He is gaunt, sombre, bony, dirty, and dressed in a black suit which a beggar would hardly care to pick out of the dust.
This ill-looking man nodded to her as he stepped on the road.
“I don’t know you,” she said.
He nodded again.
“I never sid ye neyawheere,” she exclaimed sternly.
“Fine evening, Mother Carke,” he says, and holds his snuff-box toward her.
She widened the distance between them by a step or so, and said again sternly and pale,
“I hev nowt to say to thee, whoe’er thou beest.”
“You know Laura Silver Bell?”
“That’s a byneyam; the lass’s neyam is Laura Lew,” she answered, looking straight before her.
“One name’s as good as another for one that was never christened, mother.”
“How know ye that?” she asked grimly; for it is a received opinion in that part of the world that the fairies have power over those who have never been baptised.
The stranger turned on her a malignant smile.
“There is a young lord in love with her,” the stranger says, “and I’m that lord. Have her at your house to-morrow night at eight o’clock, and you must stick cross pins through the candle, as you have done for many a one before, to bring her lover thither by ten, and her fortune’s made. And take this for your trouble.”
He extended his long finger and thumb toward her, with a guinea temptingly displayed.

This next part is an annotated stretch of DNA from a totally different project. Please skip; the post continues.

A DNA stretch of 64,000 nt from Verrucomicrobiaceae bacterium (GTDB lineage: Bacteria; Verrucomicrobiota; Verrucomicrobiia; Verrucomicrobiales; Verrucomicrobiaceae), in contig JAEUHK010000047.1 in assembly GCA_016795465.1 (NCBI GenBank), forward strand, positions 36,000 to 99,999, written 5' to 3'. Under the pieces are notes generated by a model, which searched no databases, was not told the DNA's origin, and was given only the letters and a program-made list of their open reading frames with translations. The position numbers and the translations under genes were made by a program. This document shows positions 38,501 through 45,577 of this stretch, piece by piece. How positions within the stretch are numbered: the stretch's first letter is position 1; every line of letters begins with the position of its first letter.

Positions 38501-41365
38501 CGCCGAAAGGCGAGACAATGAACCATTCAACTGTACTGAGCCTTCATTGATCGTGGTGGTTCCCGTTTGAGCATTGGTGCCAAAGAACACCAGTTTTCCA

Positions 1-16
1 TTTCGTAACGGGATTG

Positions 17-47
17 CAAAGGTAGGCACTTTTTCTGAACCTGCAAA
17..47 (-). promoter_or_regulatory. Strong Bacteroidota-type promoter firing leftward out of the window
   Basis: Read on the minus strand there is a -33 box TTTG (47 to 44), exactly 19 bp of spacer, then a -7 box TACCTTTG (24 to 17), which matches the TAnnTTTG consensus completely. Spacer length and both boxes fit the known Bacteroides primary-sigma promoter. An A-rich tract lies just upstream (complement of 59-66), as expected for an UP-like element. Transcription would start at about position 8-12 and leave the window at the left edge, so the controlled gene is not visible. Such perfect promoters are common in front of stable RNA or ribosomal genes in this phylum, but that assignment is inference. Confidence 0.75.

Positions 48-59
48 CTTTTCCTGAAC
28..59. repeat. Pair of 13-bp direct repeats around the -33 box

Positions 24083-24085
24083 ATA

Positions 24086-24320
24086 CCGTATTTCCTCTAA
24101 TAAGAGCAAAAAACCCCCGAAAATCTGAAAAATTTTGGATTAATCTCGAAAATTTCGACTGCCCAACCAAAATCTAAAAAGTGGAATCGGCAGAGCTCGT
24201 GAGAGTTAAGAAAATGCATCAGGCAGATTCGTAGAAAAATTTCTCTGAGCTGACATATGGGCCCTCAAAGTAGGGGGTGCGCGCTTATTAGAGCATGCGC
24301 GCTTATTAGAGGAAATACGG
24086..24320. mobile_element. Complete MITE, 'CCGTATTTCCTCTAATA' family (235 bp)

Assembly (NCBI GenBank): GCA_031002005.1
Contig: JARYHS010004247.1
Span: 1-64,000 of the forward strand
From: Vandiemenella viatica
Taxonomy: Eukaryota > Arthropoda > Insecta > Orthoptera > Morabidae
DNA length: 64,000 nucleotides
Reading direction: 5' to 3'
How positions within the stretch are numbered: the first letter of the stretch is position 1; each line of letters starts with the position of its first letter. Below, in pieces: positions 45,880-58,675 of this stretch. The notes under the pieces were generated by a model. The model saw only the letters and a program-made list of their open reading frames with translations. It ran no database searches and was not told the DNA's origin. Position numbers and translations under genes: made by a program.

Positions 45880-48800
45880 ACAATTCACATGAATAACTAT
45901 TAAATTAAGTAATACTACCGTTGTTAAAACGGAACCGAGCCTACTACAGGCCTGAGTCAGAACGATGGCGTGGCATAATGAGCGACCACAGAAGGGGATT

“I have nowt to do wi’ thee. I nivver sid thee afoore. Git thee awa’! I earned nea goold o’ thee, and I’ll tak’ nane. Awa’ wi’ thee, or I’ll find ane that will mak’ thee!”
The old woman had stopped, and was quivering in every limb as she thus spoke.
He looked very angry. Sulkily he turned away at her words, and strode slowly toward the wood from which he had come; and as he approached it, he seemed to her to grow taller and taller, and stalked into it as high as a tree.
“I conceited there would come something o’t”, she said to herself. “Farmer Lew must git it done nesht Sunda’. The a’ad awpy!”
Old Farmer Lew was one of that sect who insist that baptism shall be but once administered, and not until the Christian candidate had attained to adult years. The girl had indeed for some time been of an age not only, according to this theory, to be baptised, but if need be to be married.
Her story was a sad little romance. A lady some seventeen years before had come down and paid Farmer Lew for two rooms in his house. She told him that her husband would follow her in a fortnight, and that he was in the mean time delayed by business in Liverpool.
In ten days after her arrival her baby was born, Mall Carke acting as sage femme on the occasion; and on the evening of that day the poor young mother died. No husband came; no wedding-ring, they said, was on her finger. About fifty pounds was found in her desk, which Farmer Lew, who was a kind old fellow and had lost his two children, put in bank for the little girl, and resolved to keep her until a rightful owner should step forward to claim her.